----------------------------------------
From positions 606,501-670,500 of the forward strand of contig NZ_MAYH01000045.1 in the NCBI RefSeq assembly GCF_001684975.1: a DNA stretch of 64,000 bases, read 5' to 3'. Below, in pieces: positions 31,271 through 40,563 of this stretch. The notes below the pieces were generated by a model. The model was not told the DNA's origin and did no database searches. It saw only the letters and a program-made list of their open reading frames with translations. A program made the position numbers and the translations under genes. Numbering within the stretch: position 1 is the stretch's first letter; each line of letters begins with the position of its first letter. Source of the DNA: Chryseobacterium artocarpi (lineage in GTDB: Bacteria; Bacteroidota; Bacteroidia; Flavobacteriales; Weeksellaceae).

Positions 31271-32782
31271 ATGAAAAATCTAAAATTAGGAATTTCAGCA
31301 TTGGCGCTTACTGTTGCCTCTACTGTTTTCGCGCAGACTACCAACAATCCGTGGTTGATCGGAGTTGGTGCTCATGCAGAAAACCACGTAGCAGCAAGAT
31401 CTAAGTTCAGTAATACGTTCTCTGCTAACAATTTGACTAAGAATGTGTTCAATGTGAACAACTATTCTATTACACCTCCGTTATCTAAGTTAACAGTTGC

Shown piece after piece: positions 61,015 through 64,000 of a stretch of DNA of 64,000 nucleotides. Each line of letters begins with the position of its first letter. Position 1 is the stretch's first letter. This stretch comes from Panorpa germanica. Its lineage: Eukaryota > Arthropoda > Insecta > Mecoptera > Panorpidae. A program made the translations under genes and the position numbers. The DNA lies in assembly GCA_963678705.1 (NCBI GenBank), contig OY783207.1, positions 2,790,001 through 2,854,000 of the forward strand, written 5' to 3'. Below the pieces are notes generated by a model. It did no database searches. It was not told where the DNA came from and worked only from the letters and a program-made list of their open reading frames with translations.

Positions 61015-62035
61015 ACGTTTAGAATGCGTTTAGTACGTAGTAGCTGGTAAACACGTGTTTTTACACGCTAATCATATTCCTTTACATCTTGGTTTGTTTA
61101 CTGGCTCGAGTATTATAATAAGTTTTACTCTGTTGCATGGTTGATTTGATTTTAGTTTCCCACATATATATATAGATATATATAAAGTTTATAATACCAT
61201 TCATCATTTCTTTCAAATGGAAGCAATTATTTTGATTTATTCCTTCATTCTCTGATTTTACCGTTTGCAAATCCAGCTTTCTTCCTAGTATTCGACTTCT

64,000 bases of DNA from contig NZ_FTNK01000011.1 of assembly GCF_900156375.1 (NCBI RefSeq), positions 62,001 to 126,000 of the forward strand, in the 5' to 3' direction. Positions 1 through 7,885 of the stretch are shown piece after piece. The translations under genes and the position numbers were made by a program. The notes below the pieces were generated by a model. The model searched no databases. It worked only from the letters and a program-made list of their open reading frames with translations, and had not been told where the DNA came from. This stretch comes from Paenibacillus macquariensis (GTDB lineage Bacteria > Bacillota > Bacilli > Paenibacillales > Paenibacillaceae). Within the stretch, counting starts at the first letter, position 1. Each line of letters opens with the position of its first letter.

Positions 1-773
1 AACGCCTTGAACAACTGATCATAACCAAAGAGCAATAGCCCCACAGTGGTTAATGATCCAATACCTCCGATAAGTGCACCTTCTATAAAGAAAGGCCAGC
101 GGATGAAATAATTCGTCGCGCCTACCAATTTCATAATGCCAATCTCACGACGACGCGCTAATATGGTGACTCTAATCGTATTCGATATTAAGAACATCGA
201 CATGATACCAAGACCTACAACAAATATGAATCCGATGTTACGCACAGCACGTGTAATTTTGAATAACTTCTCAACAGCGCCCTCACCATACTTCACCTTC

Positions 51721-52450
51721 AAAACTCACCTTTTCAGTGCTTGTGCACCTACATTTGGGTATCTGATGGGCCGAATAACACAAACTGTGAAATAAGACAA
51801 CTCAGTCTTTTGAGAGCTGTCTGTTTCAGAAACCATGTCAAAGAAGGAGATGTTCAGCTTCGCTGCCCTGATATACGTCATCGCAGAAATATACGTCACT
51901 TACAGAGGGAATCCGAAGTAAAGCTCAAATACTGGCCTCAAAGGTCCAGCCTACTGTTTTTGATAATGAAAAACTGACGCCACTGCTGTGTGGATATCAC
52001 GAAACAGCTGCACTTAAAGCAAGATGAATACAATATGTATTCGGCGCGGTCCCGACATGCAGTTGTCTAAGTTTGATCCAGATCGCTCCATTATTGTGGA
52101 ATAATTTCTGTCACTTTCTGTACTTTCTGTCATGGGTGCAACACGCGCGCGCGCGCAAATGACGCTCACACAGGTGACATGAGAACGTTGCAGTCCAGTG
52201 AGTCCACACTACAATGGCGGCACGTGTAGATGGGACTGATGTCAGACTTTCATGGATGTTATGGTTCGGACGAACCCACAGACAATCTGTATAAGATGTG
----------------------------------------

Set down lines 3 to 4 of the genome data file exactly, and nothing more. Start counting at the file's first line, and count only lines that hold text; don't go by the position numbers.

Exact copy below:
31271 ATGAAAAATCTAAAATTAGGAATTTCAGCA
31301 TTGGCGCTTACTGTTGCCTCTACTGTTTTCGCGCAGACTACCAACAATCCGTGGTTGATCGGAGTTGGTGCTCATGCAGAAAACCACGTAGCAGCAAGAT